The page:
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Reports of service-related sexual assaults up 26 percent

By Staff | Mar 27, 2009

Given the fear and stigma associated with the crime, sexual assault remains one of our nation’s most under-reported crimes in both the military and civilian community.

In fact, reports of sexual assaults involving service members here in Iraq and also in Afghanistan were up about 26 percent in fiscal 2008. While this does not necessarily mean sexual assaults have gone up, it does mean that reports have gone up. The increase of reports means the military’s policy of getting victims to come forward is making a difference.

Oftentimes, taking the first step, reporting the incident, proves difficult. Of the 6.8 percent of women and 1.8 percent of men who indicated they experienced unwanted sexual contact, 79 percent of women and 78 percent of men chose not to report it.

Whether they had acknowledged their experience as a rape or not, 30 percent of the women identified as rape victims contemplated suicide after the incident, according to one study, and 82 percent said that the experience had permanently changed them.

Historically, sexual assaults go up as troops move. It provides perpetrators some anonymity, meaning that if they feel they are about to go to the front lines, they have nothing to lose or no one will find them. If they or their victim are transitioning back to the States, a report may not be made because they are afraid it will keep them in the combat zone.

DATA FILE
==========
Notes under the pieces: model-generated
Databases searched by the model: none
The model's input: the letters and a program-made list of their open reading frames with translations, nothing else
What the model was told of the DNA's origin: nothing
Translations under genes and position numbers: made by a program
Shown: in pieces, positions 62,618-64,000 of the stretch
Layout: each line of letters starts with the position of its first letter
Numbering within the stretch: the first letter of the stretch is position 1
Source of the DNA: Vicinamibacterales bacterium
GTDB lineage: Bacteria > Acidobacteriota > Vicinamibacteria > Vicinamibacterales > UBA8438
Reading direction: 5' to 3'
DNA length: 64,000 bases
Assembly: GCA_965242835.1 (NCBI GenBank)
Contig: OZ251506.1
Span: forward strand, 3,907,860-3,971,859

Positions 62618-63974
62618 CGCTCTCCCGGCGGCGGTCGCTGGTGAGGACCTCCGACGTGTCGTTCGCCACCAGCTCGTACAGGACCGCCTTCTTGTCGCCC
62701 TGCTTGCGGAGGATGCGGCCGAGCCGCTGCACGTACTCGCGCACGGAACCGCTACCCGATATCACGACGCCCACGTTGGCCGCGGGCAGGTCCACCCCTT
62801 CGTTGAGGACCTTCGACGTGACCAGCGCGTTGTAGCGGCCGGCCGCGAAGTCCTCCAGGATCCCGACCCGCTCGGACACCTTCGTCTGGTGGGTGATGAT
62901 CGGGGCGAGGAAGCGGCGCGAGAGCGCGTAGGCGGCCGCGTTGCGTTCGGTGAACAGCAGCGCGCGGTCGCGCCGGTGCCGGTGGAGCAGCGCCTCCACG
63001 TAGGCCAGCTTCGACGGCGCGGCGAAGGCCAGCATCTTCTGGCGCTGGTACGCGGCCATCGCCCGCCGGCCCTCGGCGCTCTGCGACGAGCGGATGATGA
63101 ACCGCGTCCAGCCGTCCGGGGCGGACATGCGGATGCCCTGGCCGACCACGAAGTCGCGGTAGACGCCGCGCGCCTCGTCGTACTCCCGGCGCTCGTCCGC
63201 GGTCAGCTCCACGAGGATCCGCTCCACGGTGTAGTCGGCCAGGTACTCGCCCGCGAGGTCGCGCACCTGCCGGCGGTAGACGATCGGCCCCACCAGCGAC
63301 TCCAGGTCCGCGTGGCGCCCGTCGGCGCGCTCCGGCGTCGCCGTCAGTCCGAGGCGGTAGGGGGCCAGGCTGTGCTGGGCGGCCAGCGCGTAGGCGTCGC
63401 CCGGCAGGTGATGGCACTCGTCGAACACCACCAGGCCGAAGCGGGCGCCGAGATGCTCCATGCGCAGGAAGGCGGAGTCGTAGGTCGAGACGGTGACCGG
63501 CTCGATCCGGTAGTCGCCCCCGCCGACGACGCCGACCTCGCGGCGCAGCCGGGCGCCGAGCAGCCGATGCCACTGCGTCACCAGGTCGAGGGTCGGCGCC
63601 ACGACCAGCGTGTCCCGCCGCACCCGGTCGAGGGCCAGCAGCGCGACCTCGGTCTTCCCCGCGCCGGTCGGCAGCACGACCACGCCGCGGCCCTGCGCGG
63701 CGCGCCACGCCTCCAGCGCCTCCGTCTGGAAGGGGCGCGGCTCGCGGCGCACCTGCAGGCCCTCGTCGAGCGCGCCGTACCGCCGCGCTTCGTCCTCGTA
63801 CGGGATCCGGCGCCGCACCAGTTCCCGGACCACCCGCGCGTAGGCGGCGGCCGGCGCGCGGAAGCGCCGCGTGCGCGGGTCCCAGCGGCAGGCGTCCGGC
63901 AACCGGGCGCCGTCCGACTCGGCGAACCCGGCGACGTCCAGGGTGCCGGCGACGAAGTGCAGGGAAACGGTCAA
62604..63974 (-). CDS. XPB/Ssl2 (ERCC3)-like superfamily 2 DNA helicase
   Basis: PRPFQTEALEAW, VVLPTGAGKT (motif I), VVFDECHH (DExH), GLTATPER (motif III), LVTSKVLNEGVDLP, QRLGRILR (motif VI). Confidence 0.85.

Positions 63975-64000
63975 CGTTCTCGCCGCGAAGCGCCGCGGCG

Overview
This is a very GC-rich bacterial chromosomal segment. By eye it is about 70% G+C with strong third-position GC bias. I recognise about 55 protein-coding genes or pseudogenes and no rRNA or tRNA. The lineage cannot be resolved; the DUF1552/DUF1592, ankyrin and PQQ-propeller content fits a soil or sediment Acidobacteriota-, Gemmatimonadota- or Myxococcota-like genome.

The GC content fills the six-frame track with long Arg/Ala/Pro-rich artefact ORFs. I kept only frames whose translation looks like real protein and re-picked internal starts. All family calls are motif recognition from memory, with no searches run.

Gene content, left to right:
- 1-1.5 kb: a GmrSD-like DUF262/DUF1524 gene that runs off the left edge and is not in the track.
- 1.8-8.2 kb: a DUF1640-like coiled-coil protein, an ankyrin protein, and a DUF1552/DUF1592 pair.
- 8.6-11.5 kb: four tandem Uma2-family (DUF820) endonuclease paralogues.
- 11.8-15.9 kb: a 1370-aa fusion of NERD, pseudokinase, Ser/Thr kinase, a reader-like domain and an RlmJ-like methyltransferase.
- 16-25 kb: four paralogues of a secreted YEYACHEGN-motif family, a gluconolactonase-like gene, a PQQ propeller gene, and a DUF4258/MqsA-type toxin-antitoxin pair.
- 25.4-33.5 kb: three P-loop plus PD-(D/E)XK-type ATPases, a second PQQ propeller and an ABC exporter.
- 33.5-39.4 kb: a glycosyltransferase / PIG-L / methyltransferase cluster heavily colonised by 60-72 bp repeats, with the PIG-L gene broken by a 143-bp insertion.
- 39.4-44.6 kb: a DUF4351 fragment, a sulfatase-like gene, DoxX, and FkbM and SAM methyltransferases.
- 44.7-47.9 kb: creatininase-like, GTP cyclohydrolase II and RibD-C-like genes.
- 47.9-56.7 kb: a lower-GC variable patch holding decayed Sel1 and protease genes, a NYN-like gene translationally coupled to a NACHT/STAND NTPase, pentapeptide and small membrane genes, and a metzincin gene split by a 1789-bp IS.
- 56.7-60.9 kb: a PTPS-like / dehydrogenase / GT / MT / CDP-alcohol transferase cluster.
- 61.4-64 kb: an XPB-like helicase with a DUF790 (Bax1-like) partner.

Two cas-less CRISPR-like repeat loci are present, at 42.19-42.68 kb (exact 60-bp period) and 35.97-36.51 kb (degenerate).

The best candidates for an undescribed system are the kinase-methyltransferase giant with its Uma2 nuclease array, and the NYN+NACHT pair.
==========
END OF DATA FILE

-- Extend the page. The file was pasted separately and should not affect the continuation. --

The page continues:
Our armed forces have challenged the myths about date rape, by far the most common type of rape in the military and elsewhere.

First, it is not referred to as date rape because it implies rape lite. They quickly shot down the widely held view that (non-stranger) rapes are typically the result of a basically decent young man who, were it not for too much alcohol and too little communication, would never do such a thing.

An average of one in six women and one in 32 men in the United States experience some form of sexual assault in their lifetime. Women ages 16 to 24 experience rape at rates four times higher than the assault rate of all women, making the college (and high school) years the most vulnerable for women.

The bottom line is that sexual assault harms our service members and erodes our military’s mission readiness. Our armed forces are committed to aggressively pursuing increased reporting of sexual assault, prosecuting perpetrators, providing first-class care and preventing this crime before it occurs.

– Tom Maiden lives in Shepherdstown with his wife and four children. When not serving as a “Citizen Sailor”, Tom works part-time teaching insurance & financial planning at Shepherd University and owns a financial planning practice in Shepherdstown.